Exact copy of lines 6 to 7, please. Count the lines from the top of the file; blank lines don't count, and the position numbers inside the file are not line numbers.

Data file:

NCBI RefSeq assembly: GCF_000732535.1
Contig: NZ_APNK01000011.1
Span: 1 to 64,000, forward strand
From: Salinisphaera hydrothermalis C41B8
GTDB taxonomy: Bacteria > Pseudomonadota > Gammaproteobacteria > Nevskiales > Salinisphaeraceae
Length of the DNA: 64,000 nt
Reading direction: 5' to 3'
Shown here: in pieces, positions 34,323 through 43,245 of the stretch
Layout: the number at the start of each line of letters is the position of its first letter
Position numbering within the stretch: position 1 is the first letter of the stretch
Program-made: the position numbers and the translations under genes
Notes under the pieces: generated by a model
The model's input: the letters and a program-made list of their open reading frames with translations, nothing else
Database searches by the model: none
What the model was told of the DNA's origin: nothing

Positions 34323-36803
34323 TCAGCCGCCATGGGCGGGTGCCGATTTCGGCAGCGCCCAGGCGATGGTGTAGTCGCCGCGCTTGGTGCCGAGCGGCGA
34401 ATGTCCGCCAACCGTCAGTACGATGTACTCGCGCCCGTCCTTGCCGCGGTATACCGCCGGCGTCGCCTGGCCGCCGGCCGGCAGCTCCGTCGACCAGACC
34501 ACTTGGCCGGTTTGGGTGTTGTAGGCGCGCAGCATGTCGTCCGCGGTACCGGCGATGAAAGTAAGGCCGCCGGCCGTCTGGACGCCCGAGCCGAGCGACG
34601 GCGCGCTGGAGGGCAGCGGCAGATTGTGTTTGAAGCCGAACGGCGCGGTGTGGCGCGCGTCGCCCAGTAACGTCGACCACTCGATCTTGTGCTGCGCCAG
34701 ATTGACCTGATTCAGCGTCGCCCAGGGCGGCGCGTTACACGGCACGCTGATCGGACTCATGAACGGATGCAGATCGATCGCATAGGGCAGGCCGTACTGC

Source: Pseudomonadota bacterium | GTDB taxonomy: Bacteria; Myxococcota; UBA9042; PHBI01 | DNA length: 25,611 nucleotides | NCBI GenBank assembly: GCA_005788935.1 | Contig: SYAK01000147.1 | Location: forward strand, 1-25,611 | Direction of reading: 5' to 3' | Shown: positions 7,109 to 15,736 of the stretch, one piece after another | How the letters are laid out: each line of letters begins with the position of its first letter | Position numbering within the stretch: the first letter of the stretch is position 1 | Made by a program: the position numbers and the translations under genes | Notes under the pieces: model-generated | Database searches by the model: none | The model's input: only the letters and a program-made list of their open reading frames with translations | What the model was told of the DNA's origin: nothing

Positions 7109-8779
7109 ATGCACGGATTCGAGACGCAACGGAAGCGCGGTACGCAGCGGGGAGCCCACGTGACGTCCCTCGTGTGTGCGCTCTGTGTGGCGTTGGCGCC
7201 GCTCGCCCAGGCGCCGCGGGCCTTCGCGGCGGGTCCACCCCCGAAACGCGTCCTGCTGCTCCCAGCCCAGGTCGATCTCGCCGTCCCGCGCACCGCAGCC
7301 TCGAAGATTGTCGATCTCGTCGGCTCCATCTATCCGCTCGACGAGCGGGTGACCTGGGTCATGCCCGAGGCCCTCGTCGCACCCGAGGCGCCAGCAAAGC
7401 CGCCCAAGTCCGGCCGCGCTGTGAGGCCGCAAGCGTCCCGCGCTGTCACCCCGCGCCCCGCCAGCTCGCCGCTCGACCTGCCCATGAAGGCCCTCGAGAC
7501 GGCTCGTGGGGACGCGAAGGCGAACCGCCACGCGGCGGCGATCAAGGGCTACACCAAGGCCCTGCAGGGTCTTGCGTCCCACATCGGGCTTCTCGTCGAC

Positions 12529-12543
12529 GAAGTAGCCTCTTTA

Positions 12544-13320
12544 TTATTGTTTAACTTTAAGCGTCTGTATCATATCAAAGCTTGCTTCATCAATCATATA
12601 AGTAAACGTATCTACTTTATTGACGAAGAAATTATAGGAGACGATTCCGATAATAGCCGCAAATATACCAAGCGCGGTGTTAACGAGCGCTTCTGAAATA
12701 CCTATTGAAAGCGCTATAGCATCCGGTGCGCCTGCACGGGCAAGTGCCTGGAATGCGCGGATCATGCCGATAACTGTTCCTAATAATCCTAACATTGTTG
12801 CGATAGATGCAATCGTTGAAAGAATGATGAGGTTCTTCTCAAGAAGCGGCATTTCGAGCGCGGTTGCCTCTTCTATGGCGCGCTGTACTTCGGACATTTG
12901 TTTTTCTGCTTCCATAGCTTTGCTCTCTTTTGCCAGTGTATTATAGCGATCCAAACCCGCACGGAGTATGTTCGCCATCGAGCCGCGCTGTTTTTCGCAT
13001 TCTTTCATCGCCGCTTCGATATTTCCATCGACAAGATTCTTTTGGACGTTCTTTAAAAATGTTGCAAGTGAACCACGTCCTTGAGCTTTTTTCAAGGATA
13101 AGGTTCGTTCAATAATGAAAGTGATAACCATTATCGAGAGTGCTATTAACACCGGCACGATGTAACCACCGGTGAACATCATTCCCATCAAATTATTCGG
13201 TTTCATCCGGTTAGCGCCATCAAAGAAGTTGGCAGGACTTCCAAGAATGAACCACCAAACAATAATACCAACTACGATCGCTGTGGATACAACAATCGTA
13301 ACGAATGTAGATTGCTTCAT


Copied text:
Length of the DNA: 64,000 nt
Reading direction: 5' to 3'